Albert ELLY (or Bertie as he was known within the family) was born in Bath on 20 February 1875, the son of Isaac ELLY and his wife Elizabeth. As a teenager Bertie became an errand boy which bought in a few pennies for the family coffers, then at the age of 18 he enlisted with the Royal Marines in Cardiff - Private 6669. He stated his occupation to be “Collier” and getting away to sea had to be better than working in the mines. He was described as being 5ft. 6ins in height with brown hair, grey eyes and a fair complexion.
For a little over a year Bertie was land based at Walmer, Gosport and Plymouth learning all there was to know about being a Royal Marine. It was in January 1895 that he embarked on HMS Hibernia and in May transferred to HMS Hebe for service in the Mediterranean. It was here that something went dreadfully wrong - whether he was wounded or struck by illness is not known but for some reason he was hospitalised in Gibraltar & Malta and remained on the invalid list for most of the year. In August he returned to Plymouth and six months later began an eighteen month posting on HMS Impregnable, the school ship at Devonport.
At the end of 1899 he was one of 40 Royal Marines to volunteer for service with the Hong Kong Police. The volunteers embarked in London on the Glen Line Steamer “Glenfarg” and arrived in Hong Kong at the end of March. The afternoon following their arrival saw the Governor inspecting the whole of the Police Force in the compound at Central Police Station. The new recruits could be seen lined up at the rear of the European contingent - it was reported that they had signed on for a period of 5 years on pay of $75 per month.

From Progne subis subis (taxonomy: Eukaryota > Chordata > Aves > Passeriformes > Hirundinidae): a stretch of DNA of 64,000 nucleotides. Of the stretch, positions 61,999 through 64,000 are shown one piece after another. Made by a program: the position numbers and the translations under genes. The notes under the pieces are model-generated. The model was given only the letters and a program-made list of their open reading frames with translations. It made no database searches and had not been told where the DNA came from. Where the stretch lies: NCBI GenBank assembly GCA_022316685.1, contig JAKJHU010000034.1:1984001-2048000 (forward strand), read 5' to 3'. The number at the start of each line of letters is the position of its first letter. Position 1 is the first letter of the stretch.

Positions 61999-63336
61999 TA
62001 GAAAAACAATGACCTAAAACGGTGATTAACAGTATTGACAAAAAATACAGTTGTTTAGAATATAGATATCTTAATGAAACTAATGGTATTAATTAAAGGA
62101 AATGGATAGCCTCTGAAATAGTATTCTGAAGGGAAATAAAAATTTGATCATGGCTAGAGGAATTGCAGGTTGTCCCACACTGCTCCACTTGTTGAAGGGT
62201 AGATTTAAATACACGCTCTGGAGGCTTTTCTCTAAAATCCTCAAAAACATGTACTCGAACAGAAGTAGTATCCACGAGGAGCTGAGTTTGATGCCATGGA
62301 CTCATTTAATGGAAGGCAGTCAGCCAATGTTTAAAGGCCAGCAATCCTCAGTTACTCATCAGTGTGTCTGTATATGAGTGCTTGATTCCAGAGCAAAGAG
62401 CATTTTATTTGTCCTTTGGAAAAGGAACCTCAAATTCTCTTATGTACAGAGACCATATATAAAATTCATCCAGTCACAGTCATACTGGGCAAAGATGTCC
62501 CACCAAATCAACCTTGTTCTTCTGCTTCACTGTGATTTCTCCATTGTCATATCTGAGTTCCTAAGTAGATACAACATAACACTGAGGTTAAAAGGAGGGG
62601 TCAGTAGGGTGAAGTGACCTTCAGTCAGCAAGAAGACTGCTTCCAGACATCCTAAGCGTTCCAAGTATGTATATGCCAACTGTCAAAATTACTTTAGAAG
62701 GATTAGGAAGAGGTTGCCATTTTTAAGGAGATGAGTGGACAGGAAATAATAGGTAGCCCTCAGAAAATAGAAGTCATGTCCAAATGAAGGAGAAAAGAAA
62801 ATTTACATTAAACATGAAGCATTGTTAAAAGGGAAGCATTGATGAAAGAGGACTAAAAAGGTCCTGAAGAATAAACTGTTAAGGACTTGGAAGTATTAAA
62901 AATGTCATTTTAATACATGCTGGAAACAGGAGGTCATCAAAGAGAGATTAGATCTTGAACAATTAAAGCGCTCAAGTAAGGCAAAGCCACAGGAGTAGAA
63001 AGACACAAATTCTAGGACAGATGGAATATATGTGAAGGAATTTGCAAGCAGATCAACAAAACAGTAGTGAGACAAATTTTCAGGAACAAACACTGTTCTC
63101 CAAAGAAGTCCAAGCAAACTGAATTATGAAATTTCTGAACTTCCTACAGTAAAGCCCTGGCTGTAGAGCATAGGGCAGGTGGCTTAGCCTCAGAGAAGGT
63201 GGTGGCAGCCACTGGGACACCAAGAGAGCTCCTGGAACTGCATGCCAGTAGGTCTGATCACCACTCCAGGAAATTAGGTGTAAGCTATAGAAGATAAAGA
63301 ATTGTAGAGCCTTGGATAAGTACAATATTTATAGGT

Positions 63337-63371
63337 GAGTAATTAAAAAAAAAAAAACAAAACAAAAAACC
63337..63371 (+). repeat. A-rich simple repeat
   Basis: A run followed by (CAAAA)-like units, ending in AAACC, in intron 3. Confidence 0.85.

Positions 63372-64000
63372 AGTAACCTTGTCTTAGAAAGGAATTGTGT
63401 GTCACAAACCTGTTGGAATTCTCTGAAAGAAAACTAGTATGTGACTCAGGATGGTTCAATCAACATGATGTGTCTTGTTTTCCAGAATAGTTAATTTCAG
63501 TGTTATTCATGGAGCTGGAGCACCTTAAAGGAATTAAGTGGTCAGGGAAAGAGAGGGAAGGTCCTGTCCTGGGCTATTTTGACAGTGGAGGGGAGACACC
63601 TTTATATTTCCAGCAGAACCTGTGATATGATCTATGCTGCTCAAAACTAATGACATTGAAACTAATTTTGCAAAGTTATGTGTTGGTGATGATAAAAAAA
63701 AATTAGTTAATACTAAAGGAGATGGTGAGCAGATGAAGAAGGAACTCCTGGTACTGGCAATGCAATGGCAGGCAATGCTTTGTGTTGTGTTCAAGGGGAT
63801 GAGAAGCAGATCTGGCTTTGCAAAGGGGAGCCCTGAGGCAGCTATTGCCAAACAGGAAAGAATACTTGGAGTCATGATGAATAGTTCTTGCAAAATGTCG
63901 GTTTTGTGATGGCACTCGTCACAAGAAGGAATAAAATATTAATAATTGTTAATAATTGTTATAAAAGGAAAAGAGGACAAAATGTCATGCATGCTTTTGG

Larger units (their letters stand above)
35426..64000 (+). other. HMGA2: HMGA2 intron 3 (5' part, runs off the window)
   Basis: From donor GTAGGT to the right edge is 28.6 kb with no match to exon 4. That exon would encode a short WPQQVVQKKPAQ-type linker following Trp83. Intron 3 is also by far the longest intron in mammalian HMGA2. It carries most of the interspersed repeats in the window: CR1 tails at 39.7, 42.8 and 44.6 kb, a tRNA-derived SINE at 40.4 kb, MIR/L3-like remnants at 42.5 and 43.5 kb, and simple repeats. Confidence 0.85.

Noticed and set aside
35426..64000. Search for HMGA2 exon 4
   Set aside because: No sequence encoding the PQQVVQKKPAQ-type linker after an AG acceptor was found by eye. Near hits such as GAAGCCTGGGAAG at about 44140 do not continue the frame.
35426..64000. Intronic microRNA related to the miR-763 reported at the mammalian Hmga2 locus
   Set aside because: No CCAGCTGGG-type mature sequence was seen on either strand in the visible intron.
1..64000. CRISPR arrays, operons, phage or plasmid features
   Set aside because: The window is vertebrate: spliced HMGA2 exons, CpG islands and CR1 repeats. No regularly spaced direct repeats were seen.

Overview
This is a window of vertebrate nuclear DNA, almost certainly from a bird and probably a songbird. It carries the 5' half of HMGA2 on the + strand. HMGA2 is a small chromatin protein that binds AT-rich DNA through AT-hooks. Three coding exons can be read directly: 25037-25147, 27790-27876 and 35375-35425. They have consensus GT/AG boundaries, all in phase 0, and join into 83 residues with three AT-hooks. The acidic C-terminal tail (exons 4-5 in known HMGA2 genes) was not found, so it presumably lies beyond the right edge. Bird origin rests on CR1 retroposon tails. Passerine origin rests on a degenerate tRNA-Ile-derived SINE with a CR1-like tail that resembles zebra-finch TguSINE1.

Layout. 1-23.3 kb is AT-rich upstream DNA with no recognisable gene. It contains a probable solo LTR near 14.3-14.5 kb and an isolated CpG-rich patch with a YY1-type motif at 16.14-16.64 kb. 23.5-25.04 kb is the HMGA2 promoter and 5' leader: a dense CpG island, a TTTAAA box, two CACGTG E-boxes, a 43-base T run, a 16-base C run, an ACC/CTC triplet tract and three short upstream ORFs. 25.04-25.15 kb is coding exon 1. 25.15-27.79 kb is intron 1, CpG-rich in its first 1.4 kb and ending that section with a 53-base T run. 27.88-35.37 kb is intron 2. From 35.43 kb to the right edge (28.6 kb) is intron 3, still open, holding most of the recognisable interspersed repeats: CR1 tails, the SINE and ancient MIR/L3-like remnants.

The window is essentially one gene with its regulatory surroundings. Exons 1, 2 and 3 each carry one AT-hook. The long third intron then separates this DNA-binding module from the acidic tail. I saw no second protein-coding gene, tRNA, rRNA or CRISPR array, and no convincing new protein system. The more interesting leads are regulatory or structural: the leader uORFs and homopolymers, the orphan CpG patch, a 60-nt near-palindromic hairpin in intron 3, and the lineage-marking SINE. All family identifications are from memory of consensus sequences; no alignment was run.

At this time the Superintendent of the Gaol was also the Captain Superintendent of Police so perhaps it is not surprising to find Police Constables transferring from one department to the other. Bertie was one of 6 Royal Marines/Constables to transfer to the Gaol as Warders on 7 September 1901.
Central Police Station and Victoria Gaol formed part of the same complex - imposing edifices situated on Hollywood Road and Old Bailey Street. Space was always an issue and the year 1900 saw yet another wing being added to the gaol. The annual report mentions that so many prisoners were confined during 1901 that it was frequently necessary to put 3 prisoners together in small cells which were intended for just one person. The overcrowding meant that it was a particularly unhealthy place during the hot, humid summer months. During 1902 there were 91 staff employed at the gaol and of these 86 had to be admitted to hospital at some point during the year - two had to be invalided because of rheumatism whilst a third left with TB. The following year saw an outbreak of plague within the gaol - 6 Indian officers and 1 European contracted the disease. Indian Assistant Warder Isher Singh died on 21 May - fortunately the others survived.
Bertie’s name disappears from the staff lists about this time so maybe he was the officer who was invalided with TB. His name reappears in 1905 when he can be found working for the Godown and Tally Department of the Taikoo Sugar Refinery in Quarry Bay. By 1908 he had married and it was then that he left for Singapore to work for the Tanjong Pagar Dock Board which in 1913 was retitled the Singapore Harbour Board.
Crocodiles in the location of the docks were a problem but with his military background Bertie was a fair shot and was often reported as having bagged himself another speciman.
By 1916 Bertie had moved to Malaya and was working for the F.M.S. Railways as wharfinger at Port Swettenham.
Much of his time was spent collecting funds for the European War Effort to benefit the British Red Cross and St. Johns Ambulance. However, life was not without excitement for at dusk one evening he managed to bag himself another crocodile. This one was reported as being 12 ft in length with a girth of 5ft. 7 ins - a veritable monster.
During 1918 Bertie was elected a Fellow of the Royal Colonial Institute in London.
In 1931 Bertie and Alice Maud made their final voyage home to England. From then on Bertie can be found as a member of the Bath Anglers’ Association. He was always listed with those who managed to catch the biggest fish but I wonder whether any of them ever believed his story about bagging a 12ft. crocodile!
In 1949 the Bath & District Royal Marines Association made a visit to Plymouth and Bertie, as a 74 year old veteran, joined the party. This particular adventurer lived to the ripe old age of 83. He passed away on 31 December 1958 leaving the grand sum of £1622 15s to his widow, Alice Maud.